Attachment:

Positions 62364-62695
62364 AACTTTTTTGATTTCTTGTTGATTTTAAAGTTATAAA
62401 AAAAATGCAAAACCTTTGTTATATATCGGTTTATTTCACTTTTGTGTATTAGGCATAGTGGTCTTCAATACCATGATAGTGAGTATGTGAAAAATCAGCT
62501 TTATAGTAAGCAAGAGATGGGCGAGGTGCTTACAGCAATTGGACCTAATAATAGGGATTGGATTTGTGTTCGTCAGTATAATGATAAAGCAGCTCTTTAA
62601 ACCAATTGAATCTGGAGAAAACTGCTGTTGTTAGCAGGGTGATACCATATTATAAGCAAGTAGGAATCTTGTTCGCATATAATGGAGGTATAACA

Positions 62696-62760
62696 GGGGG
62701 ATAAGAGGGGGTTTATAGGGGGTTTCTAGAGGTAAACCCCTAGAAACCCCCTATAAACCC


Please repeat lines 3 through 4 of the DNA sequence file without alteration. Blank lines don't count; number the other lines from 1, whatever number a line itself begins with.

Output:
62401 AAAAATGCAAAACCTTTGTTATATATCGGTTTATTTCACTTTTGTGTATTAGGCATAGTGGTCTTCAATACCATGATAGTGAGTATGTGAAAAATCAGCT
62501 TTATAGTAAGCAAGAGATGGGCGAGGTGCTTACAGCAATTGGACCTAATAATAGGGATTGGATTTGTGTTCGTCAGTATAATGATAAAGCAGCTCTTTAA